Hatrack River
Home   |   About Orson Scott Card   |   News & Reviews   |   OSC Library   |   Forums   |   Contact   |   Links
Research Area   |   Writing Lessons   |   Writers Workshops   |   OSC at SVU   |   Calendar   |   Store
E-mail this page
Hatrack River Writers Workshop Post New Topic  Post A Reply
my profile login | register | search | faq | forum home

  next oldest topic   next newest topic
» Hatrack River Writers Workshop » Forums » Open Discussions About Writing » Pain killers

   
Author Topic: Pain killers
MartinV
Member
Member # 5512

 - posted      Profile for MartinV   Email MartinV         Edit/Delete Post   Reply With Quote 
This is a very medically oriented thread. I have a character with a shattered hip or a similar leg injury. It's an old wound but it's left him with a hobble and a permanent use of a walking cane.

Recently I asked myself if it would make sense for him to use pain killers. Since that seems to make sense, I was wondering what kind of side effects such addiction would cause. Would the painkiller gradually stop working? That would mean he would have to resort to stronger painkillers.

This is all in a semi medieval society so if you made any research on the matter I would be happy if you shared your knowledge but pretty much any period and location would do. I know opium was used but that's pretty much it. George R R Martin keeps using 'milk of the poppy' but I think that's pretty much the same. Morphine? Does heroine dull the pain? I know it was used in medicine a while ago until the bad effects were discovered. Anything else? Let's make it a contest!

[ August 02, 2012, 07:26 PM: Message edited by: MartinV ]

Posts: 1266 | Registered: May 2007  |  IP: Logged | Report this post to a Moderator
extrinsic
Member
Member # 8019

 - posted      Profile for extrinsic   Email extrinsic         Edit/Delete Post   Reply With Quote 
Western Old World laudanam, poppy, late middle ages. Paregoric, poppy, early colonial era. Though henbane, datura, mandrake, cannabis, and cedar, and cyperus species were also used for early anesthetics. Alcohol too.

Apothecaries blended a proprietary selection for pain relief.

Betel in the Far East, and cannabis, henbane, datura, mandrake, and cyperus species, and the poppy later.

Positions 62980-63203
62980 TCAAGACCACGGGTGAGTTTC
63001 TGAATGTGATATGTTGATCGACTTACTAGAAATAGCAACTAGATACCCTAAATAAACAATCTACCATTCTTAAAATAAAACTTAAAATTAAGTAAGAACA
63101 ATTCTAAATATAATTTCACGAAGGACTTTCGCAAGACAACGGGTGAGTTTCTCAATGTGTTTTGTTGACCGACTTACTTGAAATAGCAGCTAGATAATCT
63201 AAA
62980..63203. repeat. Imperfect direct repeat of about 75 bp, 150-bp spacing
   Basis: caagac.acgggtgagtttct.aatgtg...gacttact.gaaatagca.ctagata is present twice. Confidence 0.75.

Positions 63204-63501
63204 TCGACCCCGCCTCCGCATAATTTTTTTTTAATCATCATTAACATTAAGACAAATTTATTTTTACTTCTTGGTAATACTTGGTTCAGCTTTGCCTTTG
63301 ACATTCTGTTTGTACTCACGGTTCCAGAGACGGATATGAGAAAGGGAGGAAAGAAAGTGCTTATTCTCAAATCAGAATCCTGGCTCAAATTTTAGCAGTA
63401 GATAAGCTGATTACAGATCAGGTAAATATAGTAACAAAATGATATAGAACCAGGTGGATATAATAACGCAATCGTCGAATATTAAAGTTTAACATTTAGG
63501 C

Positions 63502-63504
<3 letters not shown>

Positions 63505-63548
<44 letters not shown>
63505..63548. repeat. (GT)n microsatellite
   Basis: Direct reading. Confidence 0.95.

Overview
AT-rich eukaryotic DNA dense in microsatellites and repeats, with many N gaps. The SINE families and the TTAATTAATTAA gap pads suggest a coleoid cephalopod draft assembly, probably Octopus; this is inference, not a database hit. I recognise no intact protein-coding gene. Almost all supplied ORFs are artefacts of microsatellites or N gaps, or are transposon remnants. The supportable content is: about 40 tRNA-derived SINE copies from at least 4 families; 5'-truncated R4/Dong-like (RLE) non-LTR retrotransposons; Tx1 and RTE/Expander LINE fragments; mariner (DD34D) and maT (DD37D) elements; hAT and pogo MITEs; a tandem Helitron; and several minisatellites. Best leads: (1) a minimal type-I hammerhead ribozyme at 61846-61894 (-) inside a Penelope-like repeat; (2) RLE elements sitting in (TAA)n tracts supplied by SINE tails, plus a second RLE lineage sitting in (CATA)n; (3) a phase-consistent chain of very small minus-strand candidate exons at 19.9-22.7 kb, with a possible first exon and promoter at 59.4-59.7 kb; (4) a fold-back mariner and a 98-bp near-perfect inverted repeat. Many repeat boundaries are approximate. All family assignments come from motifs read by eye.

Coca in the New World southern nations, and henbane, datura, mandrake, and other cyperus species like juniper.

[ August 03, 2012, 07:03 PM: Message edited by: extrinsic ]

Posts: 2813 | Registered: Jun 2008  |  IP: Logged | Report this post to a Moderator
rcmann
Member
Member # 9757

 - posted      Profile for rcmann   Email rcmann         Edit/Delete Post   Reply With Quote 
Depends on level of education in the society and location. Even as late as early twentieth century rural america, poor people were making do without real medicine. FOr pain they either toughed it out, brewed willow bark tea, or drank whiskey.
Posts: 884 | Registered: Feb 2012  |  IP: Logged | Report this post to a Moderator
History
Member
Member # 9213

 - posted      Profile for History   Email History         Edit/Delete Post   Reply With Quote 
If your setting is historical earth, then Opium and its derivatives are what historical has been used since prehistoric times. How far back in history you go may determine what you choose (e.g. laudanum, an alchohol based tincture of opium, was not discovered until the 17th century; and morphine and codeine not until the 19th).

GRRM is wise in merely selecting "milk of the poppy" for his semi-medieval setting. However, the world wherein Westeros resides is not a historical earth. He could have invented a drug with the properties he desired and named it himself.

Side effects of opiates include euphoria, sedation, constipation, respiratory depression, tremors, and (off course) physical dependence.

Best of luck.

Respectfully,
Dr. Bob

Posts: 1322 | Registered: Aug 2010  |  IP: Logged | Report this post to a Moderator
rcmann
Member
Member # 9757

 - posted      Profile for rcmann   Email rcmann         Edit/Delete Post   Reply With Quote 
Reiterate, willow bark tea = aspirin.
Posts: 884 | Registered: Feb 2012  |  IP: Logged | Report this post to a Moderator
extrinsic
Member
Member # 8019

 - posted      Profile for extrinsic   Email extrinsic         Edit/Delete Post   Reply With Quote